Kennedy to Run U.S. Capitalism
Mr. Kennedy’s victory at the American polls came as the culmination of years of patient ambition and at the end of a campaign of open cynicism, such as we have come expect from capitalist political parties.
When he started his attempt to win the Democratic nomination, Mr. Kennedy had several question marks against him. The principal of these was whether he could unite the trade unions, the industrial cities and the backward Southerners into supporting him. We now know how skilfully he did this, by the careful choice of his Vice-Presidential candidate and by the promises and opinions which he uttered. Such was the success of these tactics that, long before election day, many on-the-spot correspondents were prophesying that Kennedy’s campaign would be irresistible.
Mr. Nixon showed a similar determination to win the presidency. Here is a man with an established reputation for single-minded ambition which has led him into some unsavoury actions. Many people will remember Mr. Nixon introducing his pet dog into a television programme in which he was offering evidence of his integrity as a servant of the American public.
Mr. Kennedy based some of his case upon an appeal to the patriotism of American workers, alleging that United States’ influence abroad has steeply declined during the Eisenhower presidency. Nixon’s reply—similarly an appeal to patriotism—was that it was insulting even to suggest that U.S.A. is a second-rate power.
This, then, was an election campaign of by no means an unusual kind, in which members of the working class were asked to vote on issues of personality, nationalism and capitalist power politics, none of which has the slightest effects upon their basic interest. Nevertheless, the American voters became absorbed in the contest and grew excited when it became obvious that there was to be a tight finish.
Mr. Kennedy has been compared to the late Franklin Roosevelt, who so dominated American politics during the thirties. One of the fallacies left over from the Roosevelt era is that Roosevelt came to power because the Americans supported his New Deal policies as a way of ending the Great Depression. In fact, these policies were not discussed during the 1932 election—the Democratic Convention of that year had produced a platform which promised fewer government agencies, reductions in government spending and a balanced Budget. After Roosevelt’s victory, the New Deal policies were worked out and within a year many new government agencies had been created, government expenditure had increased and the Budget was unbalanced. We may rely on it that, if the interests of American capitalism demand it, Mr. Kennedy’s election platform will be ignored in the same way as that of his famous predecessor.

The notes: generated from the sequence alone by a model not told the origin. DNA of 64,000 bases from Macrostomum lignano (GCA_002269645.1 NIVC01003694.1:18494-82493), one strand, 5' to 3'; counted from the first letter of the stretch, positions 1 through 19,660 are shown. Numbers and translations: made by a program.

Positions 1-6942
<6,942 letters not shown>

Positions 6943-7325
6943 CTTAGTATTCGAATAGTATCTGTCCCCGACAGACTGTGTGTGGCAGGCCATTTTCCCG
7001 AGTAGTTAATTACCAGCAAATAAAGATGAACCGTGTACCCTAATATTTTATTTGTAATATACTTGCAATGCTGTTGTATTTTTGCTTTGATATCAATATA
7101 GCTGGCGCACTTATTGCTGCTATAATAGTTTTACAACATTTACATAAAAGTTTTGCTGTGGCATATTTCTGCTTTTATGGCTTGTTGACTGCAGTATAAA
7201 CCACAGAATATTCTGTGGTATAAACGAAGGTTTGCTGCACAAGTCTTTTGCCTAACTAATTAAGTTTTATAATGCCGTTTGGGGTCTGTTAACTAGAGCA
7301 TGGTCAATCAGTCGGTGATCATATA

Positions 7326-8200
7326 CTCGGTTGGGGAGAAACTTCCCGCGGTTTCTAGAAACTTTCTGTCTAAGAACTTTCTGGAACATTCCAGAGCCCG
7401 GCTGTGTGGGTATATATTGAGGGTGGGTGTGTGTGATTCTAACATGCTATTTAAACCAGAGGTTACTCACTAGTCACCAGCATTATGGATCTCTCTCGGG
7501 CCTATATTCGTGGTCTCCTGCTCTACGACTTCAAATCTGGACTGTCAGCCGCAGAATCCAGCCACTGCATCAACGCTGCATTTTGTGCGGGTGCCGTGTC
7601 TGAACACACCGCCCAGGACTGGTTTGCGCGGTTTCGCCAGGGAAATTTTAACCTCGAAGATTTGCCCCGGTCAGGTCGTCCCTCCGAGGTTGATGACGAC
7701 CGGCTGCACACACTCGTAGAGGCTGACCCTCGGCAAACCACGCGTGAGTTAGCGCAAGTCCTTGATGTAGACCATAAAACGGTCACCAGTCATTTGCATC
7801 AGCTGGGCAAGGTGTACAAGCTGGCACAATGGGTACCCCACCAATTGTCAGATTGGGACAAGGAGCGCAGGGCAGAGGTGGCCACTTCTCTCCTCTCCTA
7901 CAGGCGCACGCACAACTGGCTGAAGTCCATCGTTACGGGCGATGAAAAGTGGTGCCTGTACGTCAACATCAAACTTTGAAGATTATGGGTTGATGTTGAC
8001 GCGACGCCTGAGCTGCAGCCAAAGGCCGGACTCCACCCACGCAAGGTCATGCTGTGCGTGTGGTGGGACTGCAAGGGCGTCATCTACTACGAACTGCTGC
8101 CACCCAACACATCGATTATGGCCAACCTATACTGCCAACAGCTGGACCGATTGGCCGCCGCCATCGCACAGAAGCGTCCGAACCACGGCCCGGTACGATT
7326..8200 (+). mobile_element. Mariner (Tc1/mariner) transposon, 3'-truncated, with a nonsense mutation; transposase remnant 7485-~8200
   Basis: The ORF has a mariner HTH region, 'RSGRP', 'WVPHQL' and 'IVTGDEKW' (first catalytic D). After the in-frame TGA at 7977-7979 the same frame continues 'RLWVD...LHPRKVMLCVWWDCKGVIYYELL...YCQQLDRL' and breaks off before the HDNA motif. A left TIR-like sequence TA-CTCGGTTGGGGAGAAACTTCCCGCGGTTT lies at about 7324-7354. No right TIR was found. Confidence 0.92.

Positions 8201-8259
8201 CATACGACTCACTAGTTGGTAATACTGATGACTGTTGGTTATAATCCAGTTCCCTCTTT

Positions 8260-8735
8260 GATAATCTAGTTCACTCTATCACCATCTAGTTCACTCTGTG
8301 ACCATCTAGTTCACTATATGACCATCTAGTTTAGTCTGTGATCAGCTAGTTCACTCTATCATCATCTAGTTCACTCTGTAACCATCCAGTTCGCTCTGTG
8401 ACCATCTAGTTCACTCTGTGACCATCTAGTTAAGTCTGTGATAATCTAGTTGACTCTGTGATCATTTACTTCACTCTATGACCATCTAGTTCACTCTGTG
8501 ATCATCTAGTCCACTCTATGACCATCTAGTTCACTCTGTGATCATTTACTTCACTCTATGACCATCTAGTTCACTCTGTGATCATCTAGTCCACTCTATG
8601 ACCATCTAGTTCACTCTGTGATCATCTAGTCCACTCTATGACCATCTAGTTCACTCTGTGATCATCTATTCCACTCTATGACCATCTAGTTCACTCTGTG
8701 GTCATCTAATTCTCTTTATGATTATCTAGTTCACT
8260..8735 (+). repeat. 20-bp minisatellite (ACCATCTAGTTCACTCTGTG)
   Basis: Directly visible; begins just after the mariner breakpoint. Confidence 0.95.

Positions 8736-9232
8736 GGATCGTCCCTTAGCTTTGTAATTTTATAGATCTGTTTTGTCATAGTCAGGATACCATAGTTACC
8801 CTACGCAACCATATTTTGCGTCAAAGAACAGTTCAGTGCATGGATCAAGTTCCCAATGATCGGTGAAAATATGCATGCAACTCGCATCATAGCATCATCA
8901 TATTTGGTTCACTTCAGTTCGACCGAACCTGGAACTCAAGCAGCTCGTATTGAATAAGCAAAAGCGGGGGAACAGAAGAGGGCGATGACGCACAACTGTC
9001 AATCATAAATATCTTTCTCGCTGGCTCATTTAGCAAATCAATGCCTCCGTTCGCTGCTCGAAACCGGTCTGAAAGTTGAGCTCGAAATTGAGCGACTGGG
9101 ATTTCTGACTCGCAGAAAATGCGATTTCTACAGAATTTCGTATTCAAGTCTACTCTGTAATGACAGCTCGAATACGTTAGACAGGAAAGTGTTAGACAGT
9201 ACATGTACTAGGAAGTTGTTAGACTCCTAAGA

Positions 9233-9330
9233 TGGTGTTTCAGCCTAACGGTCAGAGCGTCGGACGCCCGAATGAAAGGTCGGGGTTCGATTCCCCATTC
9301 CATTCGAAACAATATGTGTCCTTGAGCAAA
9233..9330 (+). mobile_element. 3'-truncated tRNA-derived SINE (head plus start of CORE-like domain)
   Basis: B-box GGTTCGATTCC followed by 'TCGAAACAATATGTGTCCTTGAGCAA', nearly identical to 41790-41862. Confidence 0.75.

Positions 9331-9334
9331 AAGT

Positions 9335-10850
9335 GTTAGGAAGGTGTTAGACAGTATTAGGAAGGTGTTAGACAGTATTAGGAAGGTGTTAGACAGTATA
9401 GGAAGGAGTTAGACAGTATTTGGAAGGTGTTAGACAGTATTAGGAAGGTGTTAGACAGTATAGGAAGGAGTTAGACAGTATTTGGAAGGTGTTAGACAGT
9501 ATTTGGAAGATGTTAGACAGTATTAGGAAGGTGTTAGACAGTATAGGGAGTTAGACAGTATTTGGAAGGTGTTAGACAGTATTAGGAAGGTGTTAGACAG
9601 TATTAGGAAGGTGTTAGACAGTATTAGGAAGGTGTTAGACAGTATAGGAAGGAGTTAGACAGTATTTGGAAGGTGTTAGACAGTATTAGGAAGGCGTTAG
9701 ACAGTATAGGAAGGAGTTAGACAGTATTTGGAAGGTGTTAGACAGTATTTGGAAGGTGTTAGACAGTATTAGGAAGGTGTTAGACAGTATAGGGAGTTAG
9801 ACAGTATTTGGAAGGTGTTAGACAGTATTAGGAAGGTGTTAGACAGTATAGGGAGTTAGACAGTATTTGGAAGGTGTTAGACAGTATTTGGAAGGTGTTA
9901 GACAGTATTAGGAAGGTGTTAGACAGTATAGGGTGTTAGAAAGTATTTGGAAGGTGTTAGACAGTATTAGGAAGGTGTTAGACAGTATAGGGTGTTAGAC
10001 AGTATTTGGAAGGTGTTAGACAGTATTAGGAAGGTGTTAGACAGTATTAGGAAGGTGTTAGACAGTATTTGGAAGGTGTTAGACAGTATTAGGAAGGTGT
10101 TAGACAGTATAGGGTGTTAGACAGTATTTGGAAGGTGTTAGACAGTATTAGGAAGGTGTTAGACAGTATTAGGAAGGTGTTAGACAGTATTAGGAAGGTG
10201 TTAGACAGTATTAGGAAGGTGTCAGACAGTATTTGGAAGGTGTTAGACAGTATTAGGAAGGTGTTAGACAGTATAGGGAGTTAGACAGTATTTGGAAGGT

It seems that Mr. Kennedy both lost and won votes because he is a Roman Catholic. Apparently, many American voters are under the impression that a Catholic president would allow his religion to sway his decisions. It is a ludicrous idea that American capitalism, with its tremendous mineral and industrial resources and its universal military influence, would allow its policy to be dictated from the Vatican. Mr. Kennedy made it quite clear that, if he were elected, he would do his best to administer American capitalism solely in its own interests. In that, he is no different from the rulers of the other capitalist nations. None of them seeks power to promote abstract principles or religions. All of them want power to organise a country for the benefit of its owning class.
It is depressing that American workers should be impressed by—indeed be part of—slick, high pressure salesmanship and cynical drives for power. For after the shouting and the ballyhoo have died, capitalism, in America and the rest of the world, remains unscathed. This social system produces the horrors of war, poverty, insecurity and racial hatred. The Democrats and Republicans, like the other capitalist parties, can offer no end to these. Only the establishment of Socialism can give us a world of peace and plenty. And for that we do not need stage-managed ballyhoo. We need knowledge and the social responsibility that goes with it.